YOUNG SABLES coach Brighton Chivandire has heaped praise on the Under-19 class of 2012 and believes that are the most talented group of rugby players he has worked with.
Chivandire said despite not getting the required results on the field of play his players had shown exceptional talent that deserved more than what they managed.
The former Sables coach is in charge of both the Under-20 and Under-19 rugby teams that took part in the Junior World Rugby Trophy and Africa Cup tournaments where the boys failed to get any silverware this year.
"The results on the field of play were rather disappointing, we struggled and I'm not satisfied with what happened on the field of play but the players we produced were talented, exciting, of (top) quality and would rate amongst the best I have worked with," said Chivandire.
The former Sables lock feels that the Young Sables committee led by chairman Aaron Jani did a wonderful job in making sure all was in place for the JWRT "preparation with a difference".
"The organisation, planning and preparation for all we did was one of the best we have ever had as the Under-20 because after qualifying (for the JWRT) they knew exactly what to do.
"The objectives were clear and the plan was there, we had a comprehensive training schedule and we managed to initiate programmes we had only dreamt of."
Zimbabwe finished seventh at the JWRT with a 22-10 win over Russia and went on to lose the Junior Africa Cup to Namibia in front of their home crowd after holding on to the title three successive years.
Zimbabwe had definitely prepared well for the world tournament after playing a series of international friendly games in South Africa before flying out to France where they played more games.
They had the help of top technical personnel after South African strength and conditioning and specialist forwards coach Nico de Villiers and Australian legend David "Campo" Campese were roped in to help the Young Sables.
Before playing in the United States, the Young Sables also flew to France for a 10 day camp where again they played more friendly games with the help of top French coaches.
This gave Chivandire and his boys their best preparation for the world stage ever, putting them in good spirits for the JWRT.
But things did not go according to plan in the United States where Zimbabwe finished seventh in the eight-team tournament.
The Young Sables first lost to Japan after falling in the final minute in controversial circumstances.
Then three of their players were caught on the wrong side of the law as they failed anti-doping tests.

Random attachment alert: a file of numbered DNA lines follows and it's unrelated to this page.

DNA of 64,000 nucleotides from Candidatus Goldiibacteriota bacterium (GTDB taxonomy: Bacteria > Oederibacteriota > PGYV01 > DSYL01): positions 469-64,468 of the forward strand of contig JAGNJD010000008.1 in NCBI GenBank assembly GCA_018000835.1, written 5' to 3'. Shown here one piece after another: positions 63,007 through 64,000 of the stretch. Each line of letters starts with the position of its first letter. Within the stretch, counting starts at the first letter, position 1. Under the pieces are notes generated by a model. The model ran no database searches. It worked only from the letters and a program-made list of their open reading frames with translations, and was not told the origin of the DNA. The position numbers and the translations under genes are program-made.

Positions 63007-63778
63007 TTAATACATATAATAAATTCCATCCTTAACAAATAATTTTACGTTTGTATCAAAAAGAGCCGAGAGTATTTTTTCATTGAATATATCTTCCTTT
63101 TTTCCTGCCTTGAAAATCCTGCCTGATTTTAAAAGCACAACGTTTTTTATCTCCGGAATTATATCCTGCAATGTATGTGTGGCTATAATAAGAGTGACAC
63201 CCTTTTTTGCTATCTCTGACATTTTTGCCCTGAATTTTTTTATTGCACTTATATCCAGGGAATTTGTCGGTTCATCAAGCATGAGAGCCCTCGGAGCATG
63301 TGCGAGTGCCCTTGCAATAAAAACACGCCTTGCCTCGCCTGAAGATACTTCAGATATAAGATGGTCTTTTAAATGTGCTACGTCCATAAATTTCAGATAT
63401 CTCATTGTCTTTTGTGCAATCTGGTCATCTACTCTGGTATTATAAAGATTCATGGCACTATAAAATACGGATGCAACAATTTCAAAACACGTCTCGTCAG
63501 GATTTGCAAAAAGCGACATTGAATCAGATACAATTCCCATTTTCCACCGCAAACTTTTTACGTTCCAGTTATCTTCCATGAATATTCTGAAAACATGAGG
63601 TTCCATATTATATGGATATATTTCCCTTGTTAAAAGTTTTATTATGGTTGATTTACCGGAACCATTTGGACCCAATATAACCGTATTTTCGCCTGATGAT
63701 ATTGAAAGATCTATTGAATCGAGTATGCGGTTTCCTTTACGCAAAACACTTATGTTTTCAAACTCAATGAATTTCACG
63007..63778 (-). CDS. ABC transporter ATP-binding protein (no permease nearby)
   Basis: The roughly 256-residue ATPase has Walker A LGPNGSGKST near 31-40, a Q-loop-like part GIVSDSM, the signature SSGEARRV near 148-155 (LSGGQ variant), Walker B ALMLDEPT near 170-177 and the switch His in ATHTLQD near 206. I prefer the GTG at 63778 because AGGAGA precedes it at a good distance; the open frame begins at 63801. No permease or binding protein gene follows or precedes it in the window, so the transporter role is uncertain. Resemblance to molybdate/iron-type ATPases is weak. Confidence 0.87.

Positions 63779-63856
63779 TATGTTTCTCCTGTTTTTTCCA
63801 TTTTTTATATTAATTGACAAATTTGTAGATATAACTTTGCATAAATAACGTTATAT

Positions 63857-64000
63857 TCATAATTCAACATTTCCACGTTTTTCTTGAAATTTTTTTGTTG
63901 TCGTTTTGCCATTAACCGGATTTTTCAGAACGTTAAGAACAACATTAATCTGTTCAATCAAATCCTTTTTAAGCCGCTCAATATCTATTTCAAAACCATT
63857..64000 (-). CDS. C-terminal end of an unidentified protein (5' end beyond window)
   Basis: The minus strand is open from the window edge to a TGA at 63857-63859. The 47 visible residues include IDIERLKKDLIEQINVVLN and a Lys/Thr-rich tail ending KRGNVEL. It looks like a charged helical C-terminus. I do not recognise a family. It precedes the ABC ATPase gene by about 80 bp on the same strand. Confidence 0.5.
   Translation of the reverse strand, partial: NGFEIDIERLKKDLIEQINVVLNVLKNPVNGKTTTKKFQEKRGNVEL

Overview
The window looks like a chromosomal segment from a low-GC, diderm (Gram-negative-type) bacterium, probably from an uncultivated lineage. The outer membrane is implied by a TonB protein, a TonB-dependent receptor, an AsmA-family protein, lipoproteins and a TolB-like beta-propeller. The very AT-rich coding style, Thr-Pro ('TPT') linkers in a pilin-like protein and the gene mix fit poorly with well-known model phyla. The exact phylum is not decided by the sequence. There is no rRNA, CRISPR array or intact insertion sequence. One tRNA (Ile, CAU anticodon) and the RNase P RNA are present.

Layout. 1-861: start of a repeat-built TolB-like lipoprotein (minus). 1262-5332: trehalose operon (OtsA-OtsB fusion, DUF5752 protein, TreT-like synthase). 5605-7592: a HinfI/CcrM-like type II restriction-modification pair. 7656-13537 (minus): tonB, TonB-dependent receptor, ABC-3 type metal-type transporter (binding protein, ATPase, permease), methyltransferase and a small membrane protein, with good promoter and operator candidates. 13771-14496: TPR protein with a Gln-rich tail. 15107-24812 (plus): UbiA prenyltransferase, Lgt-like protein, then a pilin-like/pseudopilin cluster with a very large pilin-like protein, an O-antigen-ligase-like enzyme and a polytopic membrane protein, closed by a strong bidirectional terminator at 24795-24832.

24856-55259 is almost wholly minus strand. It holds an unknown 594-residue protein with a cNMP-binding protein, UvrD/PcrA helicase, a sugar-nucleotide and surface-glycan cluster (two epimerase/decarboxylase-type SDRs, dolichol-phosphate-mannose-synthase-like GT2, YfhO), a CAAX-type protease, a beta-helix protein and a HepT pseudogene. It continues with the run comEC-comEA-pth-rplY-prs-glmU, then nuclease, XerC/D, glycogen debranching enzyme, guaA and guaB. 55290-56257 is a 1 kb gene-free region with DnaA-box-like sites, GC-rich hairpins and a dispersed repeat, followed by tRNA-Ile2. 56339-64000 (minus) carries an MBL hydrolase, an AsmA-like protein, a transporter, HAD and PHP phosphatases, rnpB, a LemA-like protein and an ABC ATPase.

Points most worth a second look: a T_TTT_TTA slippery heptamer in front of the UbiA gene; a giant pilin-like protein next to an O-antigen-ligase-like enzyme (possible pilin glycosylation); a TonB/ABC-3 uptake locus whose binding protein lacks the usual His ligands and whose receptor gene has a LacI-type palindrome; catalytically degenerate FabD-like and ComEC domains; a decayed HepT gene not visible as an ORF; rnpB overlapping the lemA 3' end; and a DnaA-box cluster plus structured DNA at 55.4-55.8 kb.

"I was really happy with the way we prepared because in South Africa we exposed a lot of players to game situation, tried combinations and we had the help of Nico and Campese before selecting the best side.
"But we also faced challenges after losing two of our top players in the form of Preston Bryant and Garath Meikle who were not available and we had to look elsewhere.
"The players we went with to America were the best but the challenge was that we were not able to retain some of the players from the previous campaign and we must at least contain that.
"No one really understood how we lost to Japan because it was our aim to beat them and we took the game down to the wire, the way we lost was difficult to understand, or console the boys and it was difficult for them to get up from then on. The situation was even worsened by the anti-doping case because that had a negative impact on everyone even as the management we could not predict what was coming next.
"That effectively shifted the team's attention to events off the field of play, they were psychologically disturbed but we should learn to get up and achieve even when we fall," said Chivandire.
It was all but a tough outing for the Young Sables who suffered three straight defeats in the group stages starting with a loss to Japan (36-39) before Georgia (7-43) added pain to the wound while Canada (44-65) also proved a handful for Zimbabwe.
However, it was in their last game of the tournament that the Young Sables who were anchored at the bottom of Pool B managed a face-saver with a win over Russia who had also finished bottom of Pool A.
This was Zimbabwe's first win in seven games having suffered four defeats last year in this tournament and it was only their second in 12 games over three years having beaten Papua New Guinea also in a seventh place playoff in Russia 2010.
Zimbabwe came back home faced with another challenge of hosting and defending the Under-19 Africa Cup - which is used as a JWRT qualifier - for the second time in a row.
The staging of the games was flawless but Chivandire reckons they did not prepare well for the tournament.
Zimbabwe won by luck in a rather scrappy opening game against Kenya, before thrashing Tunisia 42-0, but they fell 23-44 where it mattered most -- against the real enemy Namibia - who regained the title after three years.
"Things do not just happen, we need to make them happen and against Kenya we did not look like a side that has prepared for the tournament.
"We have to appreciate that we beat Namibia three years in a row but it takes everyone in the system if we are to maintain such records.
"If our junior sides starting from the Under-14 are able to dominate Namibia at the Craven Week, then all the way to the Sables we will be able to beat them.
"But over the past three years we have lost to Namibia at all levels of the Craven Week and that goes on to show the paten of talent that will be coming through," said the former Sables coach.
However, 2012 also marked the year Young Sables assistant coach Godwin "Jaws" Murambiwa resigned from the Young Sables technical set.
Murambiwa was at one stage the head coach of the Young Sables before taking over as Under-18 coach.